The Red Line Is Bending

September 21, 2015

Last week the theme was that – just like a pressure cooker with the relief valve tied down – mounting pressure in the markets were closing up to the red line where an explosion becomes imminent. While it is impossible to name the exact day when it could happen, developments last week show that the red line is bending – the day of resolution cannot be far off. The FOMC decision to keep rates unchanged was a classic example of the old saying, “Buy the rumour sell the fact”.  It took a day for the thought to sink in that if the economy was so weak that the Fed were compelled to reconsider their often stated intention to raise rates, then perhaps the DJIA and the US dollar are a little too strong for comfort. This week will reveal to what extent this statement really applies. On the other hand, increased uncertainty about what lies ahead, as contained in the Fed’s decision, was good for silver and gold. Now to wait and see whether these early trends really represent a new tipping point.

In the run up to Thursday, the consensus had become that increasing rates would be a disaster for a still fragile economy, but that the Fed had to maintain credibility by at least announcing a token increase – either a minute 0.1% increase or else a clear signal that whatever the increase is, it definitely will not be followed by other increases soon, if ever. Markets liked this majority view and reasserted the trends that were in place before uncertainty about what the decision would be took hold. Then afterwards reality intruded to bring home the fact that the Fed was willing to place its own credibility on the altar rather than risk triggering a major recession if they were to increase rates even minimally. Now it remains to be seen whether the main media will maintain their worn out message that green shoots are still there and growing, if a little slowly, or will they recognise and discuss the more sombre view of the fragile economy as implied by the Fed.

So far the markets appear to have taken little notice of the flood of migrants from the east and south into Europe. Perhaps it is viewed like a wave at the beach that rolls in and breaks to run out onto the sand and then retreats again to leave things much as they were before. What if it should be not a single wave, but a tsunami – a sustained flood that is being catapulted inland by a mass of water coming from over the horizon, causing massive damage as it continues to roll on its way? If that were to be, then the disruption it causes to economies and markets will be more severe than an equity bubble bursting in Shanghai; or a minor increase in rates.

The Chinese economy is still relatively sound and the US will still off-load full ship’s containers in its western ports; but can the European economy survive a sustained inflow of migrants and, once they are settled, also of their families and their friends – as well as absorb the cost to government of accommodating these new ‘citizens’? The migrants have already shown they have little regard for other’s property, laws  and rules of behaviour; they travel not as desperate seekers of safety, more like an invading army demanding recognition and tribute. If they are perceived as being so successful, as is happening, the wave will not break and recede, but become a full blown never ending tsunami from Syria, Afghanistan, Iraq and also places in Africa. A far greater problem than the US itself experiences on its southern border and, as Europe suffers from the migrant problem, having a greater impact even on the US.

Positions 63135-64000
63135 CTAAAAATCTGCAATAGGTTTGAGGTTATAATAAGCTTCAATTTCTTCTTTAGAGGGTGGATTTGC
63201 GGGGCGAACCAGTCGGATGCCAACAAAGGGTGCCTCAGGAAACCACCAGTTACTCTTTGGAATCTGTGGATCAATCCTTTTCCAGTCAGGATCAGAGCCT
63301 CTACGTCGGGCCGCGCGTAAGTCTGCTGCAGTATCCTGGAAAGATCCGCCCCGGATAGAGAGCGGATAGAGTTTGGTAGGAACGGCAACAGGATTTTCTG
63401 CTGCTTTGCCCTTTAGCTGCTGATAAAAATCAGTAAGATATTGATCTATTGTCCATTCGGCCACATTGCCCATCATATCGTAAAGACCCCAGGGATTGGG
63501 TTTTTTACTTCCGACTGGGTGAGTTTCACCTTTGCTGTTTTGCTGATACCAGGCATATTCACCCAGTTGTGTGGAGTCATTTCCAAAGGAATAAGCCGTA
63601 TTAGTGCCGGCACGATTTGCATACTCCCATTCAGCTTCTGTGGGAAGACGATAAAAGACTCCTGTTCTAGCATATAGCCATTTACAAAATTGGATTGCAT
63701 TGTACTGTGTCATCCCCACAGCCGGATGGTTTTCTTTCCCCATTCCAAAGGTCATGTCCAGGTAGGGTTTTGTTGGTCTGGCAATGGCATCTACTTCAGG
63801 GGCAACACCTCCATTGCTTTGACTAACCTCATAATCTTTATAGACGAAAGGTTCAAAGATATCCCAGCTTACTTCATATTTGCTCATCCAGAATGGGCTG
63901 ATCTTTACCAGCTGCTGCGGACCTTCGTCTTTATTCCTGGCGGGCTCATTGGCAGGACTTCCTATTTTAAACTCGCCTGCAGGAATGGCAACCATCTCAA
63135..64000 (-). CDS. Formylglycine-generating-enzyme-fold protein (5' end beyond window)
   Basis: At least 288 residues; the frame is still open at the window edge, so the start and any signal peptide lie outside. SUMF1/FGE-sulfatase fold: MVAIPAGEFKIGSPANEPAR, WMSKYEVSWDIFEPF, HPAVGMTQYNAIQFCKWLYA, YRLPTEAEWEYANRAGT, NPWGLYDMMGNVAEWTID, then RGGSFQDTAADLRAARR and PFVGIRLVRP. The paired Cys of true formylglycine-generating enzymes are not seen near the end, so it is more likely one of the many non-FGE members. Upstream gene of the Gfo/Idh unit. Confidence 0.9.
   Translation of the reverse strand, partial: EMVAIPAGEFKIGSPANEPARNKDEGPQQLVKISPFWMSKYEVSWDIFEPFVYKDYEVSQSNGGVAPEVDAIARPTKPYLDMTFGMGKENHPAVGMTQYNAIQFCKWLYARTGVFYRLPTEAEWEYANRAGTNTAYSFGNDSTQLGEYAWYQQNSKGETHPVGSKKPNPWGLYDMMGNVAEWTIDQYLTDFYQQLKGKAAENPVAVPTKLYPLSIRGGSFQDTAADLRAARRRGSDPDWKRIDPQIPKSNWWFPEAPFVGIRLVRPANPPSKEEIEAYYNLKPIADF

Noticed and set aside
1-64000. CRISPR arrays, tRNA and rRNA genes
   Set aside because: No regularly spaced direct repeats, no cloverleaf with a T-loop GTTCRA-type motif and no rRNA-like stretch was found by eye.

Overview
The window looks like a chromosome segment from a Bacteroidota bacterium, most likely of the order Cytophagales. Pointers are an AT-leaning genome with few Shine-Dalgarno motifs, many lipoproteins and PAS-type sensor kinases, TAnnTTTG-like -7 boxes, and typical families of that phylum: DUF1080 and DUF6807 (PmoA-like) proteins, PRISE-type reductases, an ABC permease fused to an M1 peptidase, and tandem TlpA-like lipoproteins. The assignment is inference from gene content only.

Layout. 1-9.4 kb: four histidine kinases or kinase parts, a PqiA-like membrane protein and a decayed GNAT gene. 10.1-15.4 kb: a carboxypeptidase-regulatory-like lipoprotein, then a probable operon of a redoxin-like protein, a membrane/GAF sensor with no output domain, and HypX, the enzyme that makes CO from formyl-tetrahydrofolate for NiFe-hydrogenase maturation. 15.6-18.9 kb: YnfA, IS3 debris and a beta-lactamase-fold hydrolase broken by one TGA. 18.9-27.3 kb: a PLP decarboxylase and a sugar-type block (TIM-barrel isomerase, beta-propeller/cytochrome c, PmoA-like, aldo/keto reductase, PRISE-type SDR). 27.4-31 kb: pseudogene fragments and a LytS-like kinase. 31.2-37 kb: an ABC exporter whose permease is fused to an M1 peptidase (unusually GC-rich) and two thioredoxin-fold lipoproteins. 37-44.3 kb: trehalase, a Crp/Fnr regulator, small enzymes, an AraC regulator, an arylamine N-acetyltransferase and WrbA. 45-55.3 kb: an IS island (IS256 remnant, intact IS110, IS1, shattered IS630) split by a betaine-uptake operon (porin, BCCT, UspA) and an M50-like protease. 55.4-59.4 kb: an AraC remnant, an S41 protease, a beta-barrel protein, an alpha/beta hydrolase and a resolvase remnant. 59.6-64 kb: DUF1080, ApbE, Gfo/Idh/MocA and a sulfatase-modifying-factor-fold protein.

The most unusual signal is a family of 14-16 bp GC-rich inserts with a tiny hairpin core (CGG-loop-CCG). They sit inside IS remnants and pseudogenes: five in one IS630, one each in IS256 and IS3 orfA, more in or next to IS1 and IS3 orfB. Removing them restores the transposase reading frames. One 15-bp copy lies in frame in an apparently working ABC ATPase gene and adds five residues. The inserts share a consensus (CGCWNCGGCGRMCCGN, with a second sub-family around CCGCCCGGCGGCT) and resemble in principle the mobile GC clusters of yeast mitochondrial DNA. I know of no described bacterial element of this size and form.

Euro-Dollar Chart

Euro-dollar, last = $1.1302 (www.investing.com)

The recent volatility continued last week, but still with an overall rising trend to sit on or above the support at the bottom of bull channel KL ($1.1288). While not the extreme bullish reaction when the Chinese stock market shocked US markets,  it is clear that so far the euro is building a bullish base against the dollar.

By now the break above the steep bear channel, VW ($1.1065), is well established and it would come as a surprise if the dollar could rally strongly enough to force the euro below channel VW, let alone below the shallower bull channel, YZ ($1.0920).

Dow Jones Industrial Average (DJIA)

Initially, during the first gradual and mildly volatile part of the move lower, the DJIA held steadily above support along trend line L (17025); then, reacting to the shock out of the Shanghai stock market, the DJIA fell steeply to break clean through the support at line L, to spike lower and break below support at lines B (16600) and R (16397). As often happens in reaction to a shock, the spike reversed quickly, but was unable to recover and hold above line B. It is now resting on support of line R, but, if selling now continues ‘after the fact’, the bear trend should resume.